Food

Can Chickens Eat Oranges? (Dark Yolks)

By Chicken Fans Editorial Team

Oranges are a great treat for chickens in the summer. They are healthy, but high in sugar. We discuss the pros and cons of oranges for your flock and examine whether they can darken egg yolks.

Can Chickens Eat Oranges?

Chickens can eat oranges as an occasional treat. Oranges are high in sugar and acidic; they can't replace regular food. However, they are rich in vitamin C, folate, and lycopene and will boost your chicken's health and immune system. Orange peels also darken the egg yolk.

Nutritional Value of Oranges for Chickens

Like most fruits, oranges are mainly water contained in fiber and carbs. They contain very little protein and fat, and most carbs are sugar.

1 Navel Orange (140g)Amount% DV Laying Hen
Calories73 kcal~25%
Water121 g
Protein1.27 g~7%
Carbs16.5 g
Sugar12 g~40%
Vitamin C82.7 mg~80%
Folate (Vitamin B9)35 µg~4-8%
Potassium161 mg
Calcium18 mg~ 0.5 %
Source: U.S. Department of Agriculture

Oranges are rich in vitamin C and also hold some folate:

  • Vitamin C – an antioxidant, vital for tissue growth and blood vessels and involved in many body functions and proper functioning of the immune system
  • Folate - is also known as vitamin B9. It's used for cell growth, red blood cells, and DNA repair.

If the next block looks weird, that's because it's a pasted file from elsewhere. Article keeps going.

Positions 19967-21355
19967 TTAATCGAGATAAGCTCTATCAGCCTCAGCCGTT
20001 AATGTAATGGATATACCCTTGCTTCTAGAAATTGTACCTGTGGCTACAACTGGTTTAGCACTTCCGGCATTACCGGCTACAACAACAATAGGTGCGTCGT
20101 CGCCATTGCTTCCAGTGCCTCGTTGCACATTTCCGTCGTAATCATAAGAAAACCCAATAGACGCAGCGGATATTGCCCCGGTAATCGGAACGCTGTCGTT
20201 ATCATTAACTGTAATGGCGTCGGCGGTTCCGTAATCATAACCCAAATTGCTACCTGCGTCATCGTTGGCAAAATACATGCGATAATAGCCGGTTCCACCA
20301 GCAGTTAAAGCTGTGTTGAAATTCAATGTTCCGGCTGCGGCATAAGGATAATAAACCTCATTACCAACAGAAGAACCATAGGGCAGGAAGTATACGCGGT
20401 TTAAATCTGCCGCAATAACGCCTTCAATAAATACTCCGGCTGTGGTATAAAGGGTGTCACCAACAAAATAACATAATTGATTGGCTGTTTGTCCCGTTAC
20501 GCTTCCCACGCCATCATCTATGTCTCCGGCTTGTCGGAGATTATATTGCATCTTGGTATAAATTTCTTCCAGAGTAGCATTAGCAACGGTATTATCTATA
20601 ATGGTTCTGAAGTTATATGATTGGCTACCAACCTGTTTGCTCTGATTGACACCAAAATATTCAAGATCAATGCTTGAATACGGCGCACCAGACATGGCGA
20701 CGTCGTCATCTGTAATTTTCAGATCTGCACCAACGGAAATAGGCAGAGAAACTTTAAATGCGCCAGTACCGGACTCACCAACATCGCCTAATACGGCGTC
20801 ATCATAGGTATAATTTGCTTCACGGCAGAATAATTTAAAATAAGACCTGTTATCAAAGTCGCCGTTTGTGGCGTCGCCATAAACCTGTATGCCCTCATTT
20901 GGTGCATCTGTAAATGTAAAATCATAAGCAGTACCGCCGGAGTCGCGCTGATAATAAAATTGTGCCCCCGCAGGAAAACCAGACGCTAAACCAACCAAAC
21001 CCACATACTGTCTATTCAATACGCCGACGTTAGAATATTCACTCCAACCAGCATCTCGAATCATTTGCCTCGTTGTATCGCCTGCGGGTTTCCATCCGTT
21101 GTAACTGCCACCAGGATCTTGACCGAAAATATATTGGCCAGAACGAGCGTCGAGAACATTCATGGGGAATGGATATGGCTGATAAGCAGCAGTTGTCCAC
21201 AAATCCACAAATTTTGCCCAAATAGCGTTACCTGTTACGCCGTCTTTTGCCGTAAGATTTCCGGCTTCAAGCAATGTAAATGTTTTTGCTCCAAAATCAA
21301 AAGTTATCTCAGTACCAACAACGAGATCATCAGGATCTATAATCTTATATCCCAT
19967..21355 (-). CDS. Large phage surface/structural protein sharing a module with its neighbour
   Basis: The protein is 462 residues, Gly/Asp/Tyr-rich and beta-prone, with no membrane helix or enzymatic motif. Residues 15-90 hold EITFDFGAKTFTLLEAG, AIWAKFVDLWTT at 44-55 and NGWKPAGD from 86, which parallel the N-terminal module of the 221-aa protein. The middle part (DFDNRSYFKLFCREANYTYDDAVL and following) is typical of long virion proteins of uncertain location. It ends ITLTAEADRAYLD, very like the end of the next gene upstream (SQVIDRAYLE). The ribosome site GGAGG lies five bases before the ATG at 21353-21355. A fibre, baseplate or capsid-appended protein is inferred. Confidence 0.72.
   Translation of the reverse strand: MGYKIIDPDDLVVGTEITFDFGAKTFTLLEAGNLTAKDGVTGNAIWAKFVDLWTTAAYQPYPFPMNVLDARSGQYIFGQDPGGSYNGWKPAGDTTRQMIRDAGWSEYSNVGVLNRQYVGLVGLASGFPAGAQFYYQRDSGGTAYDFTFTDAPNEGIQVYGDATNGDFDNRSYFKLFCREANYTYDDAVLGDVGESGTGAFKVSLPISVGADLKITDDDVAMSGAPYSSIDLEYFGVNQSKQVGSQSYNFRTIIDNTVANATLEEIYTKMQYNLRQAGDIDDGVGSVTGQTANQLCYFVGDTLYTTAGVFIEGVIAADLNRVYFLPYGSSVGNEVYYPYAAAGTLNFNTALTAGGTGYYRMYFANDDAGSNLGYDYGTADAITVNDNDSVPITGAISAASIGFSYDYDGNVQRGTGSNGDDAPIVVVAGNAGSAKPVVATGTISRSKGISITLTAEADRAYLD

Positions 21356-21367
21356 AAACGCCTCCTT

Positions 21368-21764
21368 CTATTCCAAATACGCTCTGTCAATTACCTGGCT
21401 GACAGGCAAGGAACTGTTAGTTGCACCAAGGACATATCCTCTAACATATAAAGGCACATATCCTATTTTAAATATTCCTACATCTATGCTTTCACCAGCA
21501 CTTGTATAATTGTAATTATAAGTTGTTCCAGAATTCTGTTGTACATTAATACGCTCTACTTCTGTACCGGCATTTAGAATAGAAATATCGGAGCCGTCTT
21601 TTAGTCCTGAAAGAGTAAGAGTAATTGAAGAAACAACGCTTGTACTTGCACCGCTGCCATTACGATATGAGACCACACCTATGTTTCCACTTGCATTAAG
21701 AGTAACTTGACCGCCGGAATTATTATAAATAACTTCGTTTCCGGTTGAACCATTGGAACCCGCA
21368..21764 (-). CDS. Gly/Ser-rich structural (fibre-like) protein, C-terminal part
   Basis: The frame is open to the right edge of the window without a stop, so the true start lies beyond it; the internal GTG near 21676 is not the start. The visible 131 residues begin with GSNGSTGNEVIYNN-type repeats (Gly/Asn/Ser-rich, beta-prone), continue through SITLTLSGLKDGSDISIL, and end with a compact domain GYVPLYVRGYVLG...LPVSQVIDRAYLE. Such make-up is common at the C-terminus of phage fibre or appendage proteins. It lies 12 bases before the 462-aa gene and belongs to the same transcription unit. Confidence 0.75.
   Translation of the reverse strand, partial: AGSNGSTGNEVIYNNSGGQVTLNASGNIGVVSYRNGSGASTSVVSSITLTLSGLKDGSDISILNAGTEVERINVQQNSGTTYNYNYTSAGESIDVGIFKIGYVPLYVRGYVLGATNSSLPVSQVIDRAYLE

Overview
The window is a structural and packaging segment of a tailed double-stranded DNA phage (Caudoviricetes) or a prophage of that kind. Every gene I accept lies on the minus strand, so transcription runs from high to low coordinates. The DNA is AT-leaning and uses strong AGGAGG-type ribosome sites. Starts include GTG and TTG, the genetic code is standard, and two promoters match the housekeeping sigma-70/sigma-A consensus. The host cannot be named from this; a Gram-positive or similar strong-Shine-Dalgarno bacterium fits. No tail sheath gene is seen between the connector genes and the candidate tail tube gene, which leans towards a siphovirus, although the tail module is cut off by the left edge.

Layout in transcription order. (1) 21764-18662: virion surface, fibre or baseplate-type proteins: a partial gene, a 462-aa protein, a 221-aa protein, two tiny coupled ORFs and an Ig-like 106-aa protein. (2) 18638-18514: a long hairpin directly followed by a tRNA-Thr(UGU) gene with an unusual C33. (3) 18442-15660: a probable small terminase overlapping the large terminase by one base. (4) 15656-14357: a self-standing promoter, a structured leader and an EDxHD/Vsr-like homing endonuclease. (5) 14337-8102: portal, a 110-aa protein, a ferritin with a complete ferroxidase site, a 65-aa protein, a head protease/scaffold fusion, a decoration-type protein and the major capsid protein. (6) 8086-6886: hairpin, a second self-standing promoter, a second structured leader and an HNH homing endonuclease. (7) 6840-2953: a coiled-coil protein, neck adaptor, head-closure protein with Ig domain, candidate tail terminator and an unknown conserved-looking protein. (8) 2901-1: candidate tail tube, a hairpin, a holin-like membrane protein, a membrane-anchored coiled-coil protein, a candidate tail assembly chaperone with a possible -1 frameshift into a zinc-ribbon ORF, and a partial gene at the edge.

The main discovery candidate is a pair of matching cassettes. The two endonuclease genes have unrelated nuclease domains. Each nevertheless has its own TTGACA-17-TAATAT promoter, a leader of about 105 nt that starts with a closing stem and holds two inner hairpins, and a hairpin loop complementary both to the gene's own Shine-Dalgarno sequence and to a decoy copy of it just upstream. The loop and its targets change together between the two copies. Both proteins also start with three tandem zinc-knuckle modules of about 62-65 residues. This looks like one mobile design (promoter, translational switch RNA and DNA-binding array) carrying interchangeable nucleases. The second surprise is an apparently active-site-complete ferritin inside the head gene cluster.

The folate levels are not that high, a full orange provides only 4 to 8 percent of the daily intake for an adult Leghorn pullet. However, every milligram helps as a chicken's body can not make folate.

https://youtu.be/GFSmpcNN5Zg

Oranges also contain traces of other micronutrients, including potassium, calcium, a vitamin B complex, flavonoids, and carotenoids like lycopene.

Health Benefits of Oranges for Chickens

Providing your chickens with some orange leftovers can boost their health in several ways.

  • It keeps the chickens hydrated: chickens need water to regulate their body temperature; water also plays a vital role in digestion and organ functions.
  • Boosts the immune system: vitamin C is a powerful antioxidant that helps to protect cells from oxidative damage. It also helps the immune cells replace old ones with new, healthy ones.
  • Improves heart and blood: vitamin C, flavonoids, and carotenoids reduce the risk of heart disease. They also help to control iron levels in the blood, reduce cholesterol levels and protect against any blood pressure-related diseases.
  • May prevent cancer: lycopene combats excessive cell growth in certain forms of cancer; multiple studies suggest citrus fruits reduce cancers in the respiratory and digestive systems.

Sugar aside, oranges can be a healthy refreshing treat for your flock in the summer.

chicken eating from an orange slice out of the hand of a feeder

Risks of feeding Oranges to Chickens

Oranges are a treat and can never replace regular feed. Overfeeding oranges comes with a couple of risks for health conditions.

  • Sour Crop: the high sugar concentrations in oranges increase the risk of Candida infections. Chickens store food in their crop when they eat. High sugar concentrations speed up the fermentation process and boost yeast growth.
  • Hyperglycemia: a condition where blood sugar levels are high. Hyperglycemia causes high blood pressure, inflammation, weight gain, diabetes, liver problems, and many other diseases.